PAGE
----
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Step by Wicked Step Paperback – June 9, 1997


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Product Details

  • Lexile Measure: 700L (What's this?)
  • Paperback: 144 pages
  • Publisher: Yearling (June 9, 1997)
  • Language: English
  • ISBN-10: 044041329X
  • ISBN-13: 978-0440413295
  • Product Dimensions: 0.5 x 5.5 x 8 inches
  • Shipping Weight: 8 ounces
  • Average Customer Review: 4.4 out of 5 stars  See all reviews (5 customer reviews)
  • Amazon Best Sellers Rank: #4,004,828 in Books (See Top 100 in Books)

Editorial Reviews

From Publishers Weekly

In classic thriller fashion, it is a wild and stormy night when five British schoolchildren arrive ahead of their classmates for a week-long field trip at "haunted" Old Harwick Hall. With the aid of flashes of lightning, the two girls and three boys find a long-abandoned secret room containing a mysterious journal. All signs point to a ghost story, but Fine (Alias Madame Doubtfire; Flour Babies) adroitly sidesteps the obvious. The story recounted in the journal, about a boy who runs away from the sinister influence of a loveless stepfather, inspires the five students, all of whom also have "steps," or step-parents, to share their own sagas. And what engrossing, heartrending stories they are: of hurting but still humorous kids picking their way through a minefield of embittered or uncommunicative-or just plain immature-parents, insecure or reluctant stepparents and resentful step-siblings. Fine has an uncanny gift for dialogue, and her protagonists voice subtle perceptions in the clearest and most natural of terms. She wrests the fullest emotions from her scenarios, presenting daily life in all its comedy and drama. An immensely humane work. Ages 10-up.
Copyright 1996 Reed Business Information, Inc. --This text refers to an out of print or unavailable edition of this title.

From School Library Journal

Grade 4-7?The tantalizing title and eerie opening will immediately pull readers into this skillfully crafted story. In fact, this novel is really five stories within a story that are induced by a story, like a nesting puzzle. When five school kids are sent ahead to a class overnight in a spooky house, they discover a hidden tower room that contains an old, dusty album, written by Richard Clayton Harwick, labeled "Read and weep." As they read Richard's sad tale of how he made the decision to leave home because of his dislike for his stepfather, it triggers the realization of why the five of them were grouped together. Their names were asterisked on the bus list because each one had to put two addresses on the permission slip for the trip; each of them has divorced or remarried parents. As Rob, Colin, Ralph, Claudia, and Pixie tell their stories, comprehension and compassion for the problems, fears, and concerns children face in similar family situations today fall into place step-by-step, story-by-story. These kids are genuine, their stories are poignant, and the book as a whole is affecting without being maudlin, didactic, or bibliotherapeutic. "Fine" writing and a surefire success, like the author's earlier efforts.?Julie Cummins, New York Public Library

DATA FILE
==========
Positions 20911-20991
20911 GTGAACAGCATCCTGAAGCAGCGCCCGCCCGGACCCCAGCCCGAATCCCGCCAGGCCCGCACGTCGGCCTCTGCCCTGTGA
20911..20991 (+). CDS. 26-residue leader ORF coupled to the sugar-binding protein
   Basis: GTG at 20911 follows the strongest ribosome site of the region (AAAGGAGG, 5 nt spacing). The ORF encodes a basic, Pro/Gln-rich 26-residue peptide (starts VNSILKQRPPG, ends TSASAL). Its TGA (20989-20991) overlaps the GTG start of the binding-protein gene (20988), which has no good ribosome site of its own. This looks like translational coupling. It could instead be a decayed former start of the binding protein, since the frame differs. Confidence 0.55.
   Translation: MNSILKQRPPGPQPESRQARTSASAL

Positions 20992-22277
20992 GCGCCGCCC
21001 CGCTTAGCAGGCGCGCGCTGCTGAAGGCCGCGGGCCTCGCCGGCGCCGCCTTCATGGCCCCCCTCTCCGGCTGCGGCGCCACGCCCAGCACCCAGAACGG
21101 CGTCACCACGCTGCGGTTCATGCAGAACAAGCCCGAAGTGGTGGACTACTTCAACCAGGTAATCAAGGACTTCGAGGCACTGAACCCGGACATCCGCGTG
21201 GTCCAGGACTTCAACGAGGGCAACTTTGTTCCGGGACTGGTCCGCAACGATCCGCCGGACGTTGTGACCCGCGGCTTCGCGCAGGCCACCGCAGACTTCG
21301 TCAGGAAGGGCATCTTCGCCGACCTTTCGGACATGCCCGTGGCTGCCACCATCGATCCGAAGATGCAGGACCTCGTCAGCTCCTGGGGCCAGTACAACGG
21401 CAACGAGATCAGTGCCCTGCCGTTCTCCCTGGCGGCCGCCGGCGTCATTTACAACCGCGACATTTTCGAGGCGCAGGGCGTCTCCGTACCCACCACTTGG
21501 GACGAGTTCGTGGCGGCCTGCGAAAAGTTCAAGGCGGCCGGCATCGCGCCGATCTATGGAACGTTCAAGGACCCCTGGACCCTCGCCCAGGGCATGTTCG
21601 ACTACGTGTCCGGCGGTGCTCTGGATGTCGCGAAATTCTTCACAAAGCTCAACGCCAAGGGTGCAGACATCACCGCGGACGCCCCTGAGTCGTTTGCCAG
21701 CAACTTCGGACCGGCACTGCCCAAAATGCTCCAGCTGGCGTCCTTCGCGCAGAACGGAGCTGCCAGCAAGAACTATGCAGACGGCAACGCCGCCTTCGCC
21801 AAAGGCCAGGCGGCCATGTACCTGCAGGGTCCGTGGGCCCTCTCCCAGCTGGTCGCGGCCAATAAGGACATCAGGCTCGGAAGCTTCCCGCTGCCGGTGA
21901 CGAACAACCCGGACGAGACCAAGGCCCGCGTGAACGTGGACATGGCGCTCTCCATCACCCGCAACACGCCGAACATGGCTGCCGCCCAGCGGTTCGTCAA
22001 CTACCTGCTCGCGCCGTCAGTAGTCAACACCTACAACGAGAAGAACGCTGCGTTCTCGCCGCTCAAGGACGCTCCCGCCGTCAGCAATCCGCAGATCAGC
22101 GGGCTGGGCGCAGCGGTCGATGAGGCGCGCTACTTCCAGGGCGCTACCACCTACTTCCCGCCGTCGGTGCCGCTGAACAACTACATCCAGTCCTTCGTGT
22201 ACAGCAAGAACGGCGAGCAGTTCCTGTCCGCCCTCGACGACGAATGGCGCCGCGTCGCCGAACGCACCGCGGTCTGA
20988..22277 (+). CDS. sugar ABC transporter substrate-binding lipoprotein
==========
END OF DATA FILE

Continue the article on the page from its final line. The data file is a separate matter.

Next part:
Copyright 1996 Reed Business Information, Inc. --This text refers to an out of print or unavailable edition of this title.

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Most Helpful Customer Reviews

1 of 1 people found the following review helpful By Alaria on April 6, 2001
Format: Paperback
Read and Weep, says the spidery writing on the cover of the book. Read and Weep. When five children become stranded in the haunted towers of Old Harwick Hall, they uncover the story of Richard Clayton Harwick, a boy who knew what it meant to have a truly wicked stepfather. As the lightning flashes, the children begin to relate their own tales of step parents, stories that are full of warmth and humour, yet with a fair share of sadness.
At first it seems the children could have nothing in common. Sports-mad Robbo, quick-witted Ralph, sensible Claudia, fiery Pixie and dreamy Colin seem as different to each other as it is possible to be. Yet they soon find they have one thing in common, and that is that they are all the products of broken homes.
Having read several of Anne Fine's books, I would have to say I think this is the best. The lack of plot is of no consequence as the books main purpose is as a forum for the various stories. "Step By Wicked Step" proves that all pain eventually heals and that we have the power to change things for the better.